Back in May, before he officially became America’s favorite presidential candidate, Donald Trump offered up an unexpected defense of ABC News’ George Stephanopoulos, who was being hammered from all sides for failing to disclose his hefty donations to the Clinton Foundation. “I look forward to participating in any debate that George Stephanopoulos is moderating,” Trump said in a statement that came a bit too late. By that point, the Good Morning America and This Week host had already recused himself.
Trump’s decision to stand by Stephanopoulos was less surprising once his name popped up on the Clinton Foundation website. He had given between $100,000 and $250,000 to the foundation while his daughter Ivanka Trump has donated between $5,001 and $10,000.
Now, as Trump’s business partners like NBC, Univision, ESPN, Macy’s and several more have run for the hills over the past few weeks citing his inflammatory remarks about Mexican “rapists,” conservatives have begun to wonder aloud when the Clinton Foundation will be returning his donations.
After all, Hillary Clinton has vocally condemned his comments, telling CNN’s Brianna Keilar on Wednesday that she’s “very disappointed” in her one-time friend.
Republican strategist — and Trump critic — Ana Navarro tweeted:
Has Clinton Foundation given back the $$ Trump gave them? Didn't think so. Trump gave at least $100k to Clinton Fndtn http://t.co/iBSJdrNc5z
— Ana Navarro (@ananavarro) July 3, 2015
But while it is easy to argue that Trump’s offensive rhetoric reflects poorly on his media partners, why should a charitable organization be forced to send money back to a donor just because he happens to be an enormous jerk?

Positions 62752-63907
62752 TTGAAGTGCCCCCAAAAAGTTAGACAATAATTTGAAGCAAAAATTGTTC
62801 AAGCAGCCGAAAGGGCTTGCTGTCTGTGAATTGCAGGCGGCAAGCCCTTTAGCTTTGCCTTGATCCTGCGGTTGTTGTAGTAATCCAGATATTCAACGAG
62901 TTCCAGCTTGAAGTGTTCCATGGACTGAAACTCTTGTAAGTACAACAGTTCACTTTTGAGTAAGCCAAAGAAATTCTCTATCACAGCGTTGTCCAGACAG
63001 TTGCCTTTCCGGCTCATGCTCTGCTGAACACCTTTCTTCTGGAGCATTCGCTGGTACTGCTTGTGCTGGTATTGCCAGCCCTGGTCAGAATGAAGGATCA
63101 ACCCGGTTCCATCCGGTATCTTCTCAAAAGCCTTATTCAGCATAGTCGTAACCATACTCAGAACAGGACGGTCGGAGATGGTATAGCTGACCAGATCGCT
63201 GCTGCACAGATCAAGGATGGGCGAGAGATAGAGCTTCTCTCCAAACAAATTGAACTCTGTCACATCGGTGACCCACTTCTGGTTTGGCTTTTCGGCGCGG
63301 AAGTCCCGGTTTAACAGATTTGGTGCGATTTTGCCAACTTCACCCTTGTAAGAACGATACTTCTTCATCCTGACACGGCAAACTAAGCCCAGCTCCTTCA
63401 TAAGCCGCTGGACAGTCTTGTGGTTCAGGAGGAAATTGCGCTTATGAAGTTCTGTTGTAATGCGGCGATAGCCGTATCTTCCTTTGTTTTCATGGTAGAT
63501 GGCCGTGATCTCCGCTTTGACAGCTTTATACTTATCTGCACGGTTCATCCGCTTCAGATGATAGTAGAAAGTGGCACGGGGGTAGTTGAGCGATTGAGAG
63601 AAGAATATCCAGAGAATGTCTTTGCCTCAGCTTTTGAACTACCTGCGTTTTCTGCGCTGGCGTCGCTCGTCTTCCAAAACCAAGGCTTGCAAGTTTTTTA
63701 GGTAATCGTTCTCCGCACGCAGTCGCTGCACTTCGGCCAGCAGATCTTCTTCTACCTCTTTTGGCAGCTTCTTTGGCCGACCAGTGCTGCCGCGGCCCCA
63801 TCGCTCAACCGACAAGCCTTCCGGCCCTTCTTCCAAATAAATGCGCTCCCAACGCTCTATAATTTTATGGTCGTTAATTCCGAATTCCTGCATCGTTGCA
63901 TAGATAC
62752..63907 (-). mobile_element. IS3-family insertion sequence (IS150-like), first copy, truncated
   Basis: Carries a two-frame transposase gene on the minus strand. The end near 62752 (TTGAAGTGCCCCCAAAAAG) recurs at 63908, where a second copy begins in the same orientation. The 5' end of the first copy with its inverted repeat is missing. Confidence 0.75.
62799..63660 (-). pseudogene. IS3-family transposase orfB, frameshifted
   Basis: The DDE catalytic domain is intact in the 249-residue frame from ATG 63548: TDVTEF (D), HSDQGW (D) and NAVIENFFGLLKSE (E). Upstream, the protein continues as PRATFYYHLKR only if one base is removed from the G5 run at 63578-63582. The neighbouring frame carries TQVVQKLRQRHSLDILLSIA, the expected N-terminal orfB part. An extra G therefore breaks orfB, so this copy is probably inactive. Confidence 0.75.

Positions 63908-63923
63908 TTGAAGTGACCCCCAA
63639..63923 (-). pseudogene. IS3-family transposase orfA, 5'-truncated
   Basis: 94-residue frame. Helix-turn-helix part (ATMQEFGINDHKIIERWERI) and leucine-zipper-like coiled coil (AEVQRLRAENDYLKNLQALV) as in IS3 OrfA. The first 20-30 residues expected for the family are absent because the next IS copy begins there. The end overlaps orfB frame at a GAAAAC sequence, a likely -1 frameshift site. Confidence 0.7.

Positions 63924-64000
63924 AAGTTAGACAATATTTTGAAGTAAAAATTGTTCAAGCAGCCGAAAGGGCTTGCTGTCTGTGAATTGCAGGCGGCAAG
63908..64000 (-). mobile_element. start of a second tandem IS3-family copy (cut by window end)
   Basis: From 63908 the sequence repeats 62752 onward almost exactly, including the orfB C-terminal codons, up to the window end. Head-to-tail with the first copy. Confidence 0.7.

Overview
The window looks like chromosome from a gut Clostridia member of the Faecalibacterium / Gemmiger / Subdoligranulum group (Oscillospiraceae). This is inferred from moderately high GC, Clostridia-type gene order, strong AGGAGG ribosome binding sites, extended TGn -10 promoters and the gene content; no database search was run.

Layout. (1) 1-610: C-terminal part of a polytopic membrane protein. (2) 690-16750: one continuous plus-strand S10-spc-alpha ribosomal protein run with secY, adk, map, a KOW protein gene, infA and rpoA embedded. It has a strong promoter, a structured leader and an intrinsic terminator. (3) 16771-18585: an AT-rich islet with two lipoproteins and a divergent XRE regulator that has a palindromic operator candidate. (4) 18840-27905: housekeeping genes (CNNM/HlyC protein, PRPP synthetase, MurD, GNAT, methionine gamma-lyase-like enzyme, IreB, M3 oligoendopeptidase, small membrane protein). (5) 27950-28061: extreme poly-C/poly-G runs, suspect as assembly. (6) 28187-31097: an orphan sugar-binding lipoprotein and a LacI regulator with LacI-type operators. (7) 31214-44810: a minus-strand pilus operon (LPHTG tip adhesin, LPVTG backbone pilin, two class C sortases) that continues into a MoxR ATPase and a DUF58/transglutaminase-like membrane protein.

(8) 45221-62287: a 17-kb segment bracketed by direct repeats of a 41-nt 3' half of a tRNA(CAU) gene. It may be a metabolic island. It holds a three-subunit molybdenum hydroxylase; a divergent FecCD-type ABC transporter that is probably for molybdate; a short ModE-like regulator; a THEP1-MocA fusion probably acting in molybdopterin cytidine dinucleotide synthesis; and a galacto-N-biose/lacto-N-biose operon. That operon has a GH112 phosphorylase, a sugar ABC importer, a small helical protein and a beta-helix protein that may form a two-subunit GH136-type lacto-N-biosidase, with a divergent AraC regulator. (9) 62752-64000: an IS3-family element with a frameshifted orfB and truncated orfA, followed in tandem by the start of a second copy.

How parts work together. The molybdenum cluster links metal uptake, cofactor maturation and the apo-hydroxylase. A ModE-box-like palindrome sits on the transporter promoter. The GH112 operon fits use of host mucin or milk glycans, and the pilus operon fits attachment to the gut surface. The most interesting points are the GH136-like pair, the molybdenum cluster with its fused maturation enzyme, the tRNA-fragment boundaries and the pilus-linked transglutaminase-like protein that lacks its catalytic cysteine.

When Politico reached out the Clinton Foundation for comment, Chief Communications Officer Craig Minassian provided this generic statement in response:
“We’re grateful to our more than 300,000 donors from across the political spectrum whose support has allowed us to efficiently and effectively fight HIV/AIDS and childhood obesity, increase opportunity for girls and women, lift people out of poverty, combat climate change and has improved the lives of millions of people all over the world.”
In other words, the foundation has no plans to return Trump’s donations no matter what he says.
In the case of Stephanopoulos, conservatives worried that because he had demonstrated financial support for the Clinton Foundation, he could not objectively cover Hillary Clinton’s presidential campaign (let alone the fact that he worked in the Bill Clinton White House). But what conflict of interest do Trump’s donations create for Hillary Clinton? Is the right worried she won’t attack him as hard as she would had he not made his donations? So far, there has been no evidence of that. And Trump is just as willing to hit her back.
Another current presidential candidate who has received donations from Trump is Sen. Lindsey Graham (R-SC). Asked if he plans to send the $2,600 back Trump’s way, Graham said this week, “I’m going to keep the money and condemn him, condemn his actions.”
What Graham, and likely Hillary Clinton, understands, is that it’s entirely possible to both disagree with someone and take their money. And in Clinton’s case, the donation in question went to her foundation, not her presidential campaign.
Someone else who understands the nuance here is Bill Clinton, who had this to say about Trump when he visited The Daily Show last month: “He has been, believe it or not, uncommonly nice to Hillary and me.”
“He thought Hillary was a good senator from New York after 9/11,” Clinton continued. “And he’s one of the many Republicans who supported our foundation before they got the memo.”
The bottom line is: If Trump had no problem giving money to the Clinton Foundation, they should have no problem keeping it.
[Photo via Maring Photography]
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